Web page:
Reflecting oil and other commodity price falls, annual inflation in the 15-country region fell for the second consecutive month, from 3.8 per cent in August, to 3.6 per cent in September, according to a flash” estimate on Tuesday by Eurostat, the European Union’s statistical office.
This week’s rapidly-unfolding financial market crises are proving to be the biggest test yet of the ECB’s policy of separating strictly the extraordinary measures it is taking to calm financial markets from its battle against inflation.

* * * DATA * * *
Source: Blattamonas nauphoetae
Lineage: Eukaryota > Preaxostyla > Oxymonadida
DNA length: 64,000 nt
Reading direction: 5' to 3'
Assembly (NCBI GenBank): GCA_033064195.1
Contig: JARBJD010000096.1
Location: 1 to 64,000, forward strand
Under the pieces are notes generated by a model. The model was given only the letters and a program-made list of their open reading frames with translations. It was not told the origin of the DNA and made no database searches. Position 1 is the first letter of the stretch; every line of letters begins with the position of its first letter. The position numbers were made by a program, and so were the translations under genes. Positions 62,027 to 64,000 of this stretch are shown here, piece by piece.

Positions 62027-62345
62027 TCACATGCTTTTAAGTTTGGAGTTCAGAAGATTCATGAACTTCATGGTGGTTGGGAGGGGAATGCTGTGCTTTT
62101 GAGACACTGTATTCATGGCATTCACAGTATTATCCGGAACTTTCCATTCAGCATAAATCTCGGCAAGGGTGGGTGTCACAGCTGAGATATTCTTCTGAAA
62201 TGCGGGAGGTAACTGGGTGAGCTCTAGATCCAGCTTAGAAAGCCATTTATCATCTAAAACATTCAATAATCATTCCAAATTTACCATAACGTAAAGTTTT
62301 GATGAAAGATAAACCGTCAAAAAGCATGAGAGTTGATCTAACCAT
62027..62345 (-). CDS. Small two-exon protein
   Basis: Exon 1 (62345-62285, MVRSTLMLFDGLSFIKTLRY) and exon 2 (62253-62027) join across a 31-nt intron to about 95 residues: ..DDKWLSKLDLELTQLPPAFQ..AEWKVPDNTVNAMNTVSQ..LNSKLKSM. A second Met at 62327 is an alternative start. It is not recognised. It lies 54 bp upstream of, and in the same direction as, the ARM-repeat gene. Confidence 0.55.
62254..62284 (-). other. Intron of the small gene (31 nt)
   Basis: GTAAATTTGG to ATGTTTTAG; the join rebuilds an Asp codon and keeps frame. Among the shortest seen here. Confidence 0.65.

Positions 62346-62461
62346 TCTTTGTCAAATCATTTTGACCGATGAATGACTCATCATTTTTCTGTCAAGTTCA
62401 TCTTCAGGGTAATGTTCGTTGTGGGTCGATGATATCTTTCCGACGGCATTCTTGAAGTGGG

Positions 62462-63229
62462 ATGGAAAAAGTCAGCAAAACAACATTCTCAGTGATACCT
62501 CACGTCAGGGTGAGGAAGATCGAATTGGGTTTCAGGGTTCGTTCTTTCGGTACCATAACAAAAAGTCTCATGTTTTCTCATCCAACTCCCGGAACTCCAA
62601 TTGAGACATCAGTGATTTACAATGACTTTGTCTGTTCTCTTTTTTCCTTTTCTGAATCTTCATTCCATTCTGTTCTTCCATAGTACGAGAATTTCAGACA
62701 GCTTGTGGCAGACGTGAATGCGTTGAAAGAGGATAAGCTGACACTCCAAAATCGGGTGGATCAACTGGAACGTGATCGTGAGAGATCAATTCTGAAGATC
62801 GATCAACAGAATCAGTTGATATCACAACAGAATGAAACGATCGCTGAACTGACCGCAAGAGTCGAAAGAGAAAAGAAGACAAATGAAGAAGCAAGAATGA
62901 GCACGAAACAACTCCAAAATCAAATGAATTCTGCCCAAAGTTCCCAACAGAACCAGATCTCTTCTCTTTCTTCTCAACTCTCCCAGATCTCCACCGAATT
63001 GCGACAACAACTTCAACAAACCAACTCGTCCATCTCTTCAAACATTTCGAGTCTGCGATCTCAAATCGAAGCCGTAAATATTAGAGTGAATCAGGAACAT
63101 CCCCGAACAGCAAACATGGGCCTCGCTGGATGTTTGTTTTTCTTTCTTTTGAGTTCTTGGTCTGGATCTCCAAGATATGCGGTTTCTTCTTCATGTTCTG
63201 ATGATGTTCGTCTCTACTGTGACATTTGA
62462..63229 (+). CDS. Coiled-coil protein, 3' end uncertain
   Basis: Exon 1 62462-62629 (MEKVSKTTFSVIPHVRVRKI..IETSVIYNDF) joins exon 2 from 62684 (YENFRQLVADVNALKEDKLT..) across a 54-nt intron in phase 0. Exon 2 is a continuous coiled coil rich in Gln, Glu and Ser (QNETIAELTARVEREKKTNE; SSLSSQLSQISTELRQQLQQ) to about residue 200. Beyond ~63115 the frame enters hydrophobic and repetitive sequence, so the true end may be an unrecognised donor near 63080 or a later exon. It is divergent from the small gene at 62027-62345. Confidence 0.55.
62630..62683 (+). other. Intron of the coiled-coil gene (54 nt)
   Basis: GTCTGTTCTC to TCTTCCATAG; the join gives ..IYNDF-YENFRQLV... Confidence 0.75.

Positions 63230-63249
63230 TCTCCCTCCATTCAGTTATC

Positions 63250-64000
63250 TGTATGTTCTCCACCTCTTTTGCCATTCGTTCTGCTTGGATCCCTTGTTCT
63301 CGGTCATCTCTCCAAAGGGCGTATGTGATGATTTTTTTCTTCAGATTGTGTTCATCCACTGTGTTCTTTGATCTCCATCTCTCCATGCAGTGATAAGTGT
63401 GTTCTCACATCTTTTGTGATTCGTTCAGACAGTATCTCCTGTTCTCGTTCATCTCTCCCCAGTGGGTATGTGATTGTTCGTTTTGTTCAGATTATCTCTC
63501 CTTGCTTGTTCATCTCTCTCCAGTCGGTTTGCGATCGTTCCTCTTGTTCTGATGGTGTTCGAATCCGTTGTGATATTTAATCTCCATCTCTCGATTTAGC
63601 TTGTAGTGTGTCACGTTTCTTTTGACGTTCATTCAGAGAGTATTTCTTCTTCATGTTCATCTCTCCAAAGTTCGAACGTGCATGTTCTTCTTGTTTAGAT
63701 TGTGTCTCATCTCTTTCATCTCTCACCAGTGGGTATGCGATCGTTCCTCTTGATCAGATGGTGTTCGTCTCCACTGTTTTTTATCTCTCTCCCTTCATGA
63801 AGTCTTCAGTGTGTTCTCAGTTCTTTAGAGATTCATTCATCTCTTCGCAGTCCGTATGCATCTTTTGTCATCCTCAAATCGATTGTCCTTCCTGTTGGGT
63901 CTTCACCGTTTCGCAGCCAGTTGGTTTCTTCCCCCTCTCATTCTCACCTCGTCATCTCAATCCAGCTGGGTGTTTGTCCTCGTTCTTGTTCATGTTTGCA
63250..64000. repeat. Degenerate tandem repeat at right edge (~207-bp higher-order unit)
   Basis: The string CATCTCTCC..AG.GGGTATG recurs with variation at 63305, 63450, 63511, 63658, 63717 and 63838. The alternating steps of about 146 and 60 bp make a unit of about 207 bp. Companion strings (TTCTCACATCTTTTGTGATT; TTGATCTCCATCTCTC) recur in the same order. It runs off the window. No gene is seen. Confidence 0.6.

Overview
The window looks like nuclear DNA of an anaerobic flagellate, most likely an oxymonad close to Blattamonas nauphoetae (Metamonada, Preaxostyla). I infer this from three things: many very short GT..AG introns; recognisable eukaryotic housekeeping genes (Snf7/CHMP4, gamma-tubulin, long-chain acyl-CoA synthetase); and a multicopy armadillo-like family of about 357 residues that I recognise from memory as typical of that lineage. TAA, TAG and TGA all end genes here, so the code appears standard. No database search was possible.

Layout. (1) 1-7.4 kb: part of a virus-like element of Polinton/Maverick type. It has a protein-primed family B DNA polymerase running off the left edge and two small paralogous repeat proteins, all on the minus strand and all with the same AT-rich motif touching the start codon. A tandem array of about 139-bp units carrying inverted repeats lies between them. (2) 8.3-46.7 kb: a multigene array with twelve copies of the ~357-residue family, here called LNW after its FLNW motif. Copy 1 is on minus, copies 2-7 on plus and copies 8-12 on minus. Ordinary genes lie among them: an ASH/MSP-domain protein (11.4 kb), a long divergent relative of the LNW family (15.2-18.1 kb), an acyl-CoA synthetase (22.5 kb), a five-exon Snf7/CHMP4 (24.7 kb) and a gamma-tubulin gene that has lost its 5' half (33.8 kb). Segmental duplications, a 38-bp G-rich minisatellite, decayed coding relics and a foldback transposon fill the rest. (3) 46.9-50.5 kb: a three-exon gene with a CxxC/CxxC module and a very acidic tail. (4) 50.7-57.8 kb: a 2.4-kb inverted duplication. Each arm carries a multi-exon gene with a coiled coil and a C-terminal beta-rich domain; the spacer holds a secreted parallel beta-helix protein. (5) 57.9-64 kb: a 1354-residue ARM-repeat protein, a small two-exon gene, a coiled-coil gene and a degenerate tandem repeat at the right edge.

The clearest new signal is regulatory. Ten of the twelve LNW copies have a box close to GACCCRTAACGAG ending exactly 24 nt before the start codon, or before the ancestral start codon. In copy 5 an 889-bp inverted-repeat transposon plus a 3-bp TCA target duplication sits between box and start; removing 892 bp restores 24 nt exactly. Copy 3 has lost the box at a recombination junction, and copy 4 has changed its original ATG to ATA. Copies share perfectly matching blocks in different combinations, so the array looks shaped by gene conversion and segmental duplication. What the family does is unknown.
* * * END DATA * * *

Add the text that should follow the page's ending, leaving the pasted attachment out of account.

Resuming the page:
Clear signs that eurozone inflation has passed its peak – it hit a record high of 4 per cent in June and July – has encouraged speculation that the ECB will move towards cutting interest rates, especially with the region’s main economies stagnating or in recession.
But inflation remains far above the ECB’s target of an annual rate below but close” to 2 per cent, and ECB policymakers have warned that at times of financial stress, it is still more important to keep inflation under control. The ECB sees eurozone prices as less flexible than in the US, justifying a tougher monetary policy stance, especially with crucial wage negotiations looming in the German engineering sector.
As a result, financial markets expect the ECB’s main interest rate to be left at 4.25 per cent when its governing council meets on Thursday. A first cut in official borrowing costs is not expected until December or early next year.